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fossils

  1. Folkestone Fossil Beds

    Folkestone Fossil Beds

    By Phil Eyden Note: Phil welcomes discussion on this article in the Fossils and History forum on the Message Board. Introduction Folkestone is located at the extreme southeast tip of England. It is a port-town with a small harbour and is roughly about 30 miles away from France. Folkestone...
  2. Family Tree of Cephalopods

    Family Tree of Cephalopods

    Cephalopod through the ages By Phil Eyden May 2018 edit - also see this update from @Danna reflecting research through 2017!
  3. Morphology of Fossil Cephalopod Shells

    Morphology of Fossil Cephalopod Shells

    Covering Terminology used in the Description of Externally Shelled Cephalopods (Nautiloids and Ammonoids) By Kevin Bylund Note: Kevin welcomes discussion on this article in the Cephalopod Fossils forum. The structure secreted by the mantle of cephalopods for protection or neutral buoyancy is...
  4. Tusoteuthis and Cretaceous Giant Squid

    Tusoteuthis and Cretaceous Giant Squid

    Note: Phil Eyden welcomes discussion on this article in the Cephalopod Fossils forum. Introduction Architeuthis and Mesonychoteuthis, the giant and colossal squid, are enigmatic and awe inspiring animals. Very little is known about the lifestyle of these spectacular animals, despite the...
  5. Fossil Octopuses

    Fossil Octopuses

    Note: Phil welcomes discussion on this article in the Cephalopod Fossils forum. Fossil Octopuses Fossils of octopuses are by far the most enigmatic and mysterious of all the ancient groups of cephalopods. Due to their delicate structure fossils of these animals are exceptionally rare, as the...
  6. Nautiloids: The First Cephalopods

    Nautiloids: The First Cephalopods

    Introduction Imagine yourself standing on a bleak windswept Ordovician shore. It is 470 million years ago and you are standing on a rocky coastline staring out to sea. As you turn and pan the landscape behind you, all you can see are barren rocks, with no trees, plants or any form of animal...
  7. Belemnites: A Quick Look

    Belemnites: A Quick Look

    Note: Phil welcomes discussion on this article in the Cephalopod Fossils forum. Introduction Belemnites are probably the most well known extinct cephalopod after the ammonites. They are quite common fossils and have a worldwide distribution. They are a very characteristic and easily...
  8. Ammonites: A General Overview

    Ammonites: A General Overview

    By Phil Eyden Note: Phil welcomes discussion on this article in the Cephalopod Fossils forum. Ammonites are extinct cephalopods and are among the most abundant and beautiful of all fossils. Although not as glamorous as Tyrannosaurus rex or as dramatic as Velociraptor, these extinct creatures...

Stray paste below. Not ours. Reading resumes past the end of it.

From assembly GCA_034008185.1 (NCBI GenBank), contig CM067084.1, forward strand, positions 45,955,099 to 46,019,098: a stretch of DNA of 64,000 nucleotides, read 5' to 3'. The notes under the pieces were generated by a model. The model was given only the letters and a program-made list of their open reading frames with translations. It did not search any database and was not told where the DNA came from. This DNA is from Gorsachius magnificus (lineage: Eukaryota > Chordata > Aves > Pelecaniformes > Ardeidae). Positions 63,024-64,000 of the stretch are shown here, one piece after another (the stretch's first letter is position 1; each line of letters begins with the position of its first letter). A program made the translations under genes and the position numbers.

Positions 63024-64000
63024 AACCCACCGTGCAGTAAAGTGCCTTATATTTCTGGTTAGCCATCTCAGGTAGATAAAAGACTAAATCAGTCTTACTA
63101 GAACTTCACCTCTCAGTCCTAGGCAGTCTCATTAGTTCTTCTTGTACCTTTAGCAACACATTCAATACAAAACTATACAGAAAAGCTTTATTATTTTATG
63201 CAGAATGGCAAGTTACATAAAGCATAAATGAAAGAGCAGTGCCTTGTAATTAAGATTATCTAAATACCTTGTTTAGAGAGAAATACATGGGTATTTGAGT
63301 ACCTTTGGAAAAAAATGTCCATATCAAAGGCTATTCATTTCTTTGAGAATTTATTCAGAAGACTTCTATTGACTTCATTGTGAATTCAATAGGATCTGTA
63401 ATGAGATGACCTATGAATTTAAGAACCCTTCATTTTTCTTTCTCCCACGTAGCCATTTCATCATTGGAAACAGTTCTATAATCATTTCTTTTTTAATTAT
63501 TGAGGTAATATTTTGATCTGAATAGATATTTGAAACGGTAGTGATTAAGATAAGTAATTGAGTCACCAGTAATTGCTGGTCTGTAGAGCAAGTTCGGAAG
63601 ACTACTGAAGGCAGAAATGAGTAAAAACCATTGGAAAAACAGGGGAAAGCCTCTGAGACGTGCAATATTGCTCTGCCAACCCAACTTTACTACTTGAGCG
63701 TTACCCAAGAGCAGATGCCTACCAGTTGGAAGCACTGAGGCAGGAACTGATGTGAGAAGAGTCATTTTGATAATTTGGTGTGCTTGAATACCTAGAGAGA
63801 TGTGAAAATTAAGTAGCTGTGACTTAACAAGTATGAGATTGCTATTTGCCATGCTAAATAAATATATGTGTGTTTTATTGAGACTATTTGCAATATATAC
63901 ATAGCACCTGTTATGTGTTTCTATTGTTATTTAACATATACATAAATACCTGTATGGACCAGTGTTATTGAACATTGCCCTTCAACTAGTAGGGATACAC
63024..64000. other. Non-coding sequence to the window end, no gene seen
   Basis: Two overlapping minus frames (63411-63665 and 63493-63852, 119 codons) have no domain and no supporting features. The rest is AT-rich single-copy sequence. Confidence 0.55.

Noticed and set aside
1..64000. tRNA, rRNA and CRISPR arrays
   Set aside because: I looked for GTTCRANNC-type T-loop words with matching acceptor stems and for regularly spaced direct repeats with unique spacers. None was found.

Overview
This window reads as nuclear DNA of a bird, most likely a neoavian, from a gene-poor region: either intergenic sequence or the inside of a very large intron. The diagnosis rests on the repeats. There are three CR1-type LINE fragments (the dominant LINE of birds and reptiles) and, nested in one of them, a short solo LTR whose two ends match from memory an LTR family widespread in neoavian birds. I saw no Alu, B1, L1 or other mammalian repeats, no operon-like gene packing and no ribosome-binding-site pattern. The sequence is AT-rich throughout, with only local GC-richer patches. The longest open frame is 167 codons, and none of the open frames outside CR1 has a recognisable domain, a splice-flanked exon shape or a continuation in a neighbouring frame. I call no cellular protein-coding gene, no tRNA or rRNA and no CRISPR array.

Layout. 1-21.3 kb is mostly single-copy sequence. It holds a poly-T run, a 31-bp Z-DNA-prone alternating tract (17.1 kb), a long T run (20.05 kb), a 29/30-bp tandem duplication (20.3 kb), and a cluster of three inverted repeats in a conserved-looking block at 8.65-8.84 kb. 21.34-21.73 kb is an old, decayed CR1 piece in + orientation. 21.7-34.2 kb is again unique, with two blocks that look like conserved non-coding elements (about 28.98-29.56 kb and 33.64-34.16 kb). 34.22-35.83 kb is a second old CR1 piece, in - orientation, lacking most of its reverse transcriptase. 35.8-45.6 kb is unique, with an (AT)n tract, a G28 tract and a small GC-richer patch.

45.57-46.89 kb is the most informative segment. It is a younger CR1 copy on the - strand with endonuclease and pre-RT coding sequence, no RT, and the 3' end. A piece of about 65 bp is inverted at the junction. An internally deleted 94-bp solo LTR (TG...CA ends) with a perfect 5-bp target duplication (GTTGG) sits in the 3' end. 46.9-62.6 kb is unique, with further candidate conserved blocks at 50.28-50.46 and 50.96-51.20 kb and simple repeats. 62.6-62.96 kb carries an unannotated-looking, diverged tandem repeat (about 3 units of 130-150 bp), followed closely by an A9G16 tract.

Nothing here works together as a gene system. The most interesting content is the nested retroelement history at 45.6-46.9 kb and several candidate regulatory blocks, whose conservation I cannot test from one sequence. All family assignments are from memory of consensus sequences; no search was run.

9. tonmo

    Nice news article on ceph fossils

    and it credits TONMO (@Phil's article) as a reference: Searching for the Old Ones: Lovecraftian giant cephalopods and the fossil record
  10. Danna

    New Book on Ceph Evolution--Seeking Input!

    Everyone loves dinosaurs, right? But I hardly need to point out here that the fossil record of cephalopods goes way further back, and is WAY more exciting. Isn't it time for ancient cephs to enjoy their version of the 1970's dinosaur renaissance? Well, last year I managed to convince a...
  11. Mark Carnall

    Let's make living fossils extinct

    Let's make living fossils extinct Mark Carnall Guardian Lost Worlds Revisited Blog Some shameless self promotion but thought it would be of interest to the community for every time nautiluses are described as living fossils (I also couldn't help reference cephs given the chance). I've had a...
  12. Hajar

    Triassic Ammonoids

    Here's a pile of Triassic ammonoids thrown together on my desk. Ceratites and Discoceratites (19 cm) from Germany at the back, then two Choristoceras from Austria, Halorites from Indonesia, Meekoceras from Crittenden Springs, a French Ceratites, a Crittenden Springs Dieneroceras and a few Greek...
  13. Architeuthoceras

    From the Vault

    With things slow in the fossils and history forum I will start posting some pics of things in my collection. First is a crushed shell of Stenolobulites sinuosus from the Permian Meade Peak Member of the Phosphoria Formation. Also what was referred to Cornaptychus back in 1964, is it a Jaw...
  14. N

    There's gold in them there nodules!

    Hi All Had another wander along the Holderness coast a couple of weeks ago and found an obvious upper lias nodule eroding out of the boulder clay that makes up the cliffs on that section. Gave it a tap and voila! a rather nice specimen of Dactylioceras tenuicostatum preserved largely in...
  15. Phil

    A few ammonites from the dusty old drawers!

    It's been a while since we had a new thread, so here's a few ammonites from the drawers at home. None are particularly spectacular or rare, I'm afraid, but still quite interesting. If anyone objects to the IDs, please shout! Most were bought so I've just taken it for granted that the...
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